The lifespan of your data is another essential factor. You should consider the long-term dangers of quantum attacks if you are storing sensitive data that needs to be protected for many years or perhaps even decades. Even if your encryption methods right now are secure, as quantum computing advances, they might become vulnerable in the future. This means that you must make long-term plans by putting in place quantum-resistant encryption techniques and consistently updating your security precautions when new threats appear. In your long-term planning goals, you should also account for the cost of improving your security measures.
4. The Human Factor in Cyber Security
No matter how strong and secure your encryption methods are, errors made by humans can still compromise them. In order to prevent this from occurring you must spend money on employee education and training to make sure they comprehend the values and importance of cybersecurity and learn ways to avoid common risks like phishing scams and social engineering. Additionally, you must have clear policies and procedures for managing sensitive information and you must ensure that these policies are rigidly enforced. Regular training and testing should be an important component of your organisation to ensure that employees are following the best practices and the correct security measures.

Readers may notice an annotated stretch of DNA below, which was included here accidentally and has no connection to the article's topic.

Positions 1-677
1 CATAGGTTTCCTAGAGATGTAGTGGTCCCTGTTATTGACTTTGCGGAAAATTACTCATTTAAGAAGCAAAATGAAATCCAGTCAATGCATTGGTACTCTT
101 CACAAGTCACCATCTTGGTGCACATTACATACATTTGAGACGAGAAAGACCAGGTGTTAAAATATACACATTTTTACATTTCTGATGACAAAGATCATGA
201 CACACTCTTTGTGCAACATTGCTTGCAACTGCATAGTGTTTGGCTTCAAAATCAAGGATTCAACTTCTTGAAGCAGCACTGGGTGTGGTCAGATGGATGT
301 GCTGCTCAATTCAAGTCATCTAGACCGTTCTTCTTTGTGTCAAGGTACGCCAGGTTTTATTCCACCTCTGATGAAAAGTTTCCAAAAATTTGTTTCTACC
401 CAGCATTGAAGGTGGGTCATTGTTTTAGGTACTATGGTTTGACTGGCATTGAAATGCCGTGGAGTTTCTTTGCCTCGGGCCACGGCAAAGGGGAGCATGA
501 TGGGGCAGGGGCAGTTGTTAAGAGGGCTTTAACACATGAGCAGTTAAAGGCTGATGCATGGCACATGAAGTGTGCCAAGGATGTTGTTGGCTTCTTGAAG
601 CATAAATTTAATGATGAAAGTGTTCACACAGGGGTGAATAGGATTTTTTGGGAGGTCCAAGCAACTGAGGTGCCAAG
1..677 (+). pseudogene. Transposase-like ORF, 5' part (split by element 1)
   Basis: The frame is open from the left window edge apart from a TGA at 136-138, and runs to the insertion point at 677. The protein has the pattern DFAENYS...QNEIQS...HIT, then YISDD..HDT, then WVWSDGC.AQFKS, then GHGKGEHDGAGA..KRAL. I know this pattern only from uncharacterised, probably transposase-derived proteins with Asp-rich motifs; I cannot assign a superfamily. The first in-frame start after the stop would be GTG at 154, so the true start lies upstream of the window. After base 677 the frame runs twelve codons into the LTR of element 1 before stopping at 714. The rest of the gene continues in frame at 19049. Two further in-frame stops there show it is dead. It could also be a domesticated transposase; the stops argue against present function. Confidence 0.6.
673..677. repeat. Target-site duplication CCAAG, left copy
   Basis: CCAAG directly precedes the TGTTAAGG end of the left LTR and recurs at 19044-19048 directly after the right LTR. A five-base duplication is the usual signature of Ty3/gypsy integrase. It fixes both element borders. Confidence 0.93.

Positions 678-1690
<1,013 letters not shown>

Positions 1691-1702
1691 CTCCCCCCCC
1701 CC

5. Keeping up-to-date with quantum computing developments:
Anyone who uses or depends on digital technology must stay up-to-date on quantum computing developments since they have the potential to completely transform several areas of computing and cryptography. It is crucial to keep up with the most recent developments and trends in quantum computing because the field is developing quickly and is predicted to have a big impact on how we store and process data. Keeping informed of quantum computing advancements enables one to anticipate possible security threats. Many of the present encryption techniques could be broken by quantum computers, which could pose a serious danger to the security of digital communication and data storage. Your organisation can better prepare for potential security threats and adopt new technologies as they become available by staying up to date on the latest quantum computing advances.
In conclusion, the quantum revolution is changing cybersecurity, and organisations need to be proactive in making sure they are quantum-proof. This entails evaluating your current security measures, switching to quantum-resistant methods of encryption, making long-term plans, utilising quantum key distribution, investing in employee education and training, and staying up-to-date with quantum computing advancements.
Contact GoodWorkLabs who, with their incredibly talented team, can help safeguard your organisation’s sensitive data for years to come and protect it from possible quantum attacks.